Written By: Pamela Erskine
If you look up the word accountability, the definition indicates that you are answerable to others which means that you need to be able to justify and explain your decisions and actions.
Using the dictionary definition, you could merely point a finger at another group, peer, or team member as an explanation – especially if something goes wrong – but blaming others really isn’t an explanation or a justification. You took the action or made the decision. Others may have provided data which contributed to your decision to pursue a course of action but ultimately, it was your choice.
Many IT leaders will talk about their cultural foundation of accountability yet the actions that occur every day do not support their belief. Departments and team members point a finger at each other when something goes wrong and it is an acceptable practice. It is a culture of blame which ultimately affects the success of their IT related initiatives and morale.
How do you stress accountability in the organization?
First – let’s dispel the myth that being accountable or holding people accountable means someone will be placed on disciplinary action or even fired when something goes wrong. While this may occur, it is rare.
When you take accountability to the next level, it becomes an exercise in learning. Yes, you have to answer to others for your actions but when something goes wrong, if you own the issue and attempt to learn from it, you will ultimately win the respect of others.
Rather than blaming others, ask yourself how you could have changed the outcome or what you could do in the future to avoid a similar event. If you are a leader, when someone begins blaming a peer or another team, turn the conversation around. Ask them how they could have changed the outcome or prevented the issue? Bring the conversation back to the individual’s contribution and their own actions. Stress to them that they can’t change others but they can control their own actions.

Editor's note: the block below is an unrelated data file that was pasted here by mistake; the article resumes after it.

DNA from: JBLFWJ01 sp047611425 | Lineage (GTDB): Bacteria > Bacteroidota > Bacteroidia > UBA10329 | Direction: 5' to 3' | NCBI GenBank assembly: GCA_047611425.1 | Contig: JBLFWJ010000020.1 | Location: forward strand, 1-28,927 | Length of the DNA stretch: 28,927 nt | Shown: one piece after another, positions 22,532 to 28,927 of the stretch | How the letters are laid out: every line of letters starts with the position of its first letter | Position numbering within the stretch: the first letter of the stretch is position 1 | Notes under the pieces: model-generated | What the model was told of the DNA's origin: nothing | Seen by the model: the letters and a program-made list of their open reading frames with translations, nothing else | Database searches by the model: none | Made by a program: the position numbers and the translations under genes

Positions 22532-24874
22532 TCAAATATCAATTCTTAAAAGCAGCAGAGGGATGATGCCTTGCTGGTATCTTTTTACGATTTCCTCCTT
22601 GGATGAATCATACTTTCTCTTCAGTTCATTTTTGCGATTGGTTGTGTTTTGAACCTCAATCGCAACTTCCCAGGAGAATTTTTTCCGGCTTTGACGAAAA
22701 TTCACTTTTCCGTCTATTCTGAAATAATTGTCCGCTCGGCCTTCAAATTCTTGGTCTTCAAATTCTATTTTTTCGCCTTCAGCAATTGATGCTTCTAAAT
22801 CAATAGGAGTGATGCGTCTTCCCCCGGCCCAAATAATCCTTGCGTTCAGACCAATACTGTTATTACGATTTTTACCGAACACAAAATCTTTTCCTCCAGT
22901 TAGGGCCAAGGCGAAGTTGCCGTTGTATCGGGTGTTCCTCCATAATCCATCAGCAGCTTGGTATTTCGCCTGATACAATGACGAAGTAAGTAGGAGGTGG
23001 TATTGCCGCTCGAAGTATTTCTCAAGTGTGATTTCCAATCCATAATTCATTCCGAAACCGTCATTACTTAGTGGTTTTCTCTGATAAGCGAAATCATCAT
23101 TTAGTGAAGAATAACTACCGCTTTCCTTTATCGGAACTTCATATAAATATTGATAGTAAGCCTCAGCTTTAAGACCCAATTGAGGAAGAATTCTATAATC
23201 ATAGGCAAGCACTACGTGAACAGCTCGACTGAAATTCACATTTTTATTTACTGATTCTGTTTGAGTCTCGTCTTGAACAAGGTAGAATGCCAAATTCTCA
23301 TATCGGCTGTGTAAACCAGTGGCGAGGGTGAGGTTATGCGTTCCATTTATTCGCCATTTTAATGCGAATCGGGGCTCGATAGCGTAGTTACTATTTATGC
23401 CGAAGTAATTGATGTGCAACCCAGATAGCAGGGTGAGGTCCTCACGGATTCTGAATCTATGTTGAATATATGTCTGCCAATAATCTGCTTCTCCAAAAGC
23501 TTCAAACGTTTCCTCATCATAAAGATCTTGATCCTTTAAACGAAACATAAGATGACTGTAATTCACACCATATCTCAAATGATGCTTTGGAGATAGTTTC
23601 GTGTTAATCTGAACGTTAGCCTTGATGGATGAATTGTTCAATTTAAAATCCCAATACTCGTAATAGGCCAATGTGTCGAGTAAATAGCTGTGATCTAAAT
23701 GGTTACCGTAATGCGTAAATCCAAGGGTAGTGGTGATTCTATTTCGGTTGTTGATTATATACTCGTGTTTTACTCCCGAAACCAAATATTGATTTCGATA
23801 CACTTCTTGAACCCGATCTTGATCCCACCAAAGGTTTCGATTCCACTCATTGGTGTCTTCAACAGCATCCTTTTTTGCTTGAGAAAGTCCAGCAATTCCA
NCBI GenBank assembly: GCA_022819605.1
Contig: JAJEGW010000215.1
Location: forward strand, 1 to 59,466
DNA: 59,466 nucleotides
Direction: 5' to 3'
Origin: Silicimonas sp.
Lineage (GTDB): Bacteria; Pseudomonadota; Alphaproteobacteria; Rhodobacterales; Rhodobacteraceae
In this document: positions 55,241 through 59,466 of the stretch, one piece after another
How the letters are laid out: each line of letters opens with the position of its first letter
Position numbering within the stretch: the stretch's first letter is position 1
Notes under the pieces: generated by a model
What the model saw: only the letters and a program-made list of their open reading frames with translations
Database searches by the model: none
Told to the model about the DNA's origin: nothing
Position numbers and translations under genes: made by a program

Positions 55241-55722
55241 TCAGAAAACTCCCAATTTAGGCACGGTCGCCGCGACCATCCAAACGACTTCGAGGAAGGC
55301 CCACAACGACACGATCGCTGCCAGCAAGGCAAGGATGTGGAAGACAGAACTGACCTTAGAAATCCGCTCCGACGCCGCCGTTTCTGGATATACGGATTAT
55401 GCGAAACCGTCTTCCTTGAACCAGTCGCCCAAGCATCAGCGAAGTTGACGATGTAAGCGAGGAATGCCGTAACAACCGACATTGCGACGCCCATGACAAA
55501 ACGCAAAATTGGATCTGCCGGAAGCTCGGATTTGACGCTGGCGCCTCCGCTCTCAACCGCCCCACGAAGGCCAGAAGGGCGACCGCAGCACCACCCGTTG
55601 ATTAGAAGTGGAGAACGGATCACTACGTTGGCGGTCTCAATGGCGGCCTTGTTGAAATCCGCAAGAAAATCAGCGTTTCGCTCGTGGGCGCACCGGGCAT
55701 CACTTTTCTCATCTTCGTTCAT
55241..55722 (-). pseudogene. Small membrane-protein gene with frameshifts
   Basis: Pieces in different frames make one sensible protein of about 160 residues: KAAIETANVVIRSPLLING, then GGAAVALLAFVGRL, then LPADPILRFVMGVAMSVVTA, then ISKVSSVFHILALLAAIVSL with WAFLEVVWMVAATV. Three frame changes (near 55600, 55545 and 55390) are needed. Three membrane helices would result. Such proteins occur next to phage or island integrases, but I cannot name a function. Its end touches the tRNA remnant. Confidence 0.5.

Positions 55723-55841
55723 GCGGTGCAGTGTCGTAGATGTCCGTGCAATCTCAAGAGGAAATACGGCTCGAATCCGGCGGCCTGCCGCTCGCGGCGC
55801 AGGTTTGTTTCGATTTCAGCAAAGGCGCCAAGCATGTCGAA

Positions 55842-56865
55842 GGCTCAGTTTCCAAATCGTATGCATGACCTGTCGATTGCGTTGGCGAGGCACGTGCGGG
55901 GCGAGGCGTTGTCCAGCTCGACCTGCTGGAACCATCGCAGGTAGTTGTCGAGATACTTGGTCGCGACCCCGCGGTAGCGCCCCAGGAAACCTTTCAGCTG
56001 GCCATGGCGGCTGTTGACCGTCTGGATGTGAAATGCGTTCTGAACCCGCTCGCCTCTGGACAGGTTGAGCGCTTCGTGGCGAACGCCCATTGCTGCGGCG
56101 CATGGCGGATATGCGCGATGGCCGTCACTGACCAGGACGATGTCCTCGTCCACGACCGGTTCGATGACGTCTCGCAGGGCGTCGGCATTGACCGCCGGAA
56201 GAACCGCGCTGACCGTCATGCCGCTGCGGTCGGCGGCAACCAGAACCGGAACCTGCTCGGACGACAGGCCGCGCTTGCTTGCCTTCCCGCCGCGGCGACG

As a leader in any organization, if you allow blaming, your response is sending a message that there is an ‘easy out’ when things go wrong. Even if you agree with the person that is placing blame, if you focus on asking them how they could have changed the outcome rather than continuing to allow a focus on ‘the other person/team’, you will encourage team members to be introspective which encourages them to learn and take action in the future.
When something goes wrong, wouldn’t you rather have someone come to you with a plan of action? By encouraging accountability and asking what an individual can do to change the outcome or prevent the issue, you are encouraging individuals to take positive actions in the future.
Practicing and encouraging accountability as a learning opportunity rather than an exercise in blame leads to a more productive work environment.
Take accountability to the next level – add the learning component to the definition. You will be pleasantly surprised by the result.